The best discovery was whenever we’d come across a green sea turtle. They crossed our paths many times, and every time is as exciting as the last. They’re just incredible!

There’s a bike path that stretches along much of the North Shore—between Pupukea and Sunset Beach—and our hosts had bikes for us to borrow.

We rode them back to the permanent installation of food trucks—shrimp plates, tacos, thai food, and the like—that sits directly opposite Shark’s Cove. And a grocery store with a Coffee Bean next door. We picked up some items and rode back home before repeating the exact same combination of activities in the afternoon:

Snorkeling in the cove followed by dinner at the food trucks across the street. This time we just walked across the street.

After dark, they showed a surfing movie on one of the walls and the kids ran around behind the projector until it was time for shave ice.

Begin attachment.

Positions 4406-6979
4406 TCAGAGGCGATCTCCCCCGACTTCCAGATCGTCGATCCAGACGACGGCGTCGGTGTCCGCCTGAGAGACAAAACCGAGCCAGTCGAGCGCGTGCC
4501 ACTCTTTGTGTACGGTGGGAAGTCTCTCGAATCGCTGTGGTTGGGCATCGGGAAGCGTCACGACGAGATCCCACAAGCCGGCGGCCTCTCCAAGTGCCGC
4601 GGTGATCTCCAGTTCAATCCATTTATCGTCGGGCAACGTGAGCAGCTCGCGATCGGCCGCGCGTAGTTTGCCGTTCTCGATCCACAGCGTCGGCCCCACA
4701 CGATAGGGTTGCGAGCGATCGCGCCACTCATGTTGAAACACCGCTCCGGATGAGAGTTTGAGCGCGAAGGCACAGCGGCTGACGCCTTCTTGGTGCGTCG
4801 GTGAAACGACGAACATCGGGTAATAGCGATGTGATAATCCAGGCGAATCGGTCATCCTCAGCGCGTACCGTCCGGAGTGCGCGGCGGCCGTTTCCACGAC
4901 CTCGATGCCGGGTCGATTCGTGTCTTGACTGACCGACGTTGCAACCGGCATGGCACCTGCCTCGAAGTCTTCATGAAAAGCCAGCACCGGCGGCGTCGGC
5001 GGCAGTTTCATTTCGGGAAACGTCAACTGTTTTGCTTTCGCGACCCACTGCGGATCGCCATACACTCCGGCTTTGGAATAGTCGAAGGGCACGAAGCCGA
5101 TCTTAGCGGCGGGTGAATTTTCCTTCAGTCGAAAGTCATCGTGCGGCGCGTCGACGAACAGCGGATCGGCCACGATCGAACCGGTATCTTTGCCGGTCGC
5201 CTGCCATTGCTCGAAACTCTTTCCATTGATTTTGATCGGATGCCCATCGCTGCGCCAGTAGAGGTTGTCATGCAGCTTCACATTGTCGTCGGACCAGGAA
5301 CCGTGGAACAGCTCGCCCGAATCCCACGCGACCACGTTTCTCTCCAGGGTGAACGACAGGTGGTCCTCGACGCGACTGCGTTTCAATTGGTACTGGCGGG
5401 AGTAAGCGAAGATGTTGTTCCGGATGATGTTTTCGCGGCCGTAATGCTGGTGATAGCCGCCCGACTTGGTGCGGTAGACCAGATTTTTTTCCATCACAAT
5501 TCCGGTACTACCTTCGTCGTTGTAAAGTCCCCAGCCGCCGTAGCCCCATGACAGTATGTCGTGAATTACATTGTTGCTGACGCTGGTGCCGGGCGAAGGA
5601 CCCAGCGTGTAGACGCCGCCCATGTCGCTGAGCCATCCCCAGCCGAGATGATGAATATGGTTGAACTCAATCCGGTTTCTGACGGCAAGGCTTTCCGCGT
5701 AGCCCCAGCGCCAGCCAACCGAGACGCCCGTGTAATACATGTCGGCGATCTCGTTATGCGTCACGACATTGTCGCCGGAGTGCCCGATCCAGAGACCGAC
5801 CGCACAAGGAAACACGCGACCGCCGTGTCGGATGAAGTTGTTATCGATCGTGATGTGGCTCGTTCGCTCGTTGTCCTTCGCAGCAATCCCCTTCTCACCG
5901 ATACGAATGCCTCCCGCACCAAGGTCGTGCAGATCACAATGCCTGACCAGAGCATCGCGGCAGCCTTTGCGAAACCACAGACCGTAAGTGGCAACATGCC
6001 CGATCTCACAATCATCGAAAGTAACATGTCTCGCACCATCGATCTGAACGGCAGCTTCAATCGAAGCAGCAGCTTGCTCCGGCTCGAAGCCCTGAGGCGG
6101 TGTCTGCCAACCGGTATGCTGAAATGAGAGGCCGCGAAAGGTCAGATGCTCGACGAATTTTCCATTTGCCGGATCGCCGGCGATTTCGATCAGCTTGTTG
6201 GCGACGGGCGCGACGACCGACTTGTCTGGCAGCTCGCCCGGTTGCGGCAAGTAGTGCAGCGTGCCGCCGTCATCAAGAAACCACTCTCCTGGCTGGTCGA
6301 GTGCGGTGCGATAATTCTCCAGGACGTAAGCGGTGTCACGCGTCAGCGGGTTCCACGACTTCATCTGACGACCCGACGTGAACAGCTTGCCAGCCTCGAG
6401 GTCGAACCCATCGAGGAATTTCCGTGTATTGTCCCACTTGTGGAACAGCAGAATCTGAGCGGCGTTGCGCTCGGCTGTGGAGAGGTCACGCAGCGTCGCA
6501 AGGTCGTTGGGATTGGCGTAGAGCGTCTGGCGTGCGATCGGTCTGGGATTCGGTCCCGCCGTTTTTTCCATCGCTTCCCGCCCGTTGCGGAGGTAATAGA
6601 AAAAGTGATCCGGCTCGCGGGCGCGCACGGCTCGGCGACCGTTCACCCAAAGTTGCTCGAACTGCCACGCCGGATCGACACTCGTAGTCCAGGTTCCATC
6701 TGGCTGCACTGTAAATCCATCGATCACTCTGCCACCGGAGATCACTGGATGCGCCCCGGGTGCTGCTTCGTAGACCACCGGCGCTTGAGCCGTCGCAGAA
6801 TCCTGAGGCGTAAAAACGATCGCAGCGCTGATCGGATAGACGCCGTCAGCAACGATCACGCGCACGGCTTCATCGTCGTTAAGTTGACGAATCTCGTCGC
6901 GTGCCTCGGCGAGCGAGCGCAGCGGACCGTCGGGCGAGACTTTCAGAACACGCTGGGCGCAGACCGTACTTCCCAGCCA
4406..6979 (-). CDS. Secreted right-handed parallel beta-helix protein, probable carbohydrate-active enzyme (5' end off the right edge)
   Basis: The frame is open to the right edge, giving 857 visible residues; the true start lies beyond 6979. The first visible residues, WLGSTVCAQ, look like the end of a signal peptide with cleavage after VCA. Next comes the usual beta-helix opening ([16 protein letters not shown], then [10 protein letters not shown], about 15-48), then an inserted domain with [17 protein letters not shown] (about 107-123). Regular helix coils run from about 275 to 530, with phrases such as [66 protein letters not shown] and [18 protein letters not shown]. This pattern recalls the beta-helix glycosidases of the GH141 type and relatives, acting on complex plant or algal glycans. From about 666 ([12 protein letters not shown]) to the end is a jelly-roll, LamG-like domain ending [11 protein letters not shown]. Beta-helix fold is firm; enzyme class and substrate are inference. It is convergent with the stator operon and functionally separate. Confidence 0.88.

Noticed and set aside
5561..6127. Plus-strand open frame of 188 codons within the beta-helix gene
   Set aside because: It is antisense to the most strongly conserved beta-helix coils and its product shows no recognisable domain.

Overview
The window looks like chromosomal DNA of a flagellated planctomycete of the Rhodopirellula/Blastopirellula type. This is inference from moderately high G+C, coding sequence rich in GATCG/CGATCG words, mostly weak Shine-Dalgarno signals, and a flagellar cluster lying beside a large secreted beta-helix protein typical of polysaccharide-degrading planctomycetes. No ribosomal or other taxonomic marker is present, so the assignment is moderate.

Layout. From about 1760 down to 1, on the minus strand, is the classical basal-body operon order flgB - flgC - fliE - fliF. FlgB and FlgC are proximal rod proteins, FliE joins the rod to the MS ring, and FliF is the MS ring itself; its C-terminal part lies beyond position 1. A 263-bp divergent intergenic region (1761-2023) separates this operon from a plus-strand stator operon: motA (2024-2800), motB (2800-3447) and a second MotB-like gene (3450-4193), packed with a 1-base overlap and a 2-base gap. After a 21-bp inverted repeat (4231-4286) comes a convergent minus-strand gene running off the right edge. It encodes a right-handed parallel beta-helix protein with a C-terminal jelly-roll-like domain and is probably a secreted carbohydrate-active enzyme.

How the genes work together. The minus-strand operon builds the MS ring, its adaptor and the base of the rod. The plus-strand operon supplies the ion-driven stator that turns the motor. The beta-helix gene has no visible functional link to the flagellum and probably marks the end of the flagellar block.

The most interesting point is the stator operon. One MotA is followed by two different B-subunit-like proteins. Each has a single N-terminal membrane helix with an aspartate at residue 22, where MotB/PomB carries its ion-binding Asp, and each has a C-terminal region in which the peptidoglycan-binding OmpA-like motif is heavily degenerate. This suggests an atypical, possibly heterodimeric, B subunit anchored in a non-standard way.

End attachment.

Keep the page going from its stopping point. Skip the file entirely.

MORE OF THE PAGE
In the mornings we’d stay close to the porch for breakfast. I did my best to pick up the kind of coconut shavings I’d need to emulate the pittaya and Açai bowls served around the island.

The kids counted geckos (some which paid us visits inside) and look for centipedes; Aron and I spotted two large pods of dolphins swimming offshore.

There were safe places to jump from the rocks into the water around Shark’s Cove, and Hudson and Aron had fun doing that together for the first time. He’s such an adventurous little kid. Aron later recalled that Hudson jumped in and asked Aron to throw him the GoPro so he could take a video of daddy’s jump. They also climbed around finding the caves in the lava tubes. One could see free-divers descending and swimming through with their extra long fins.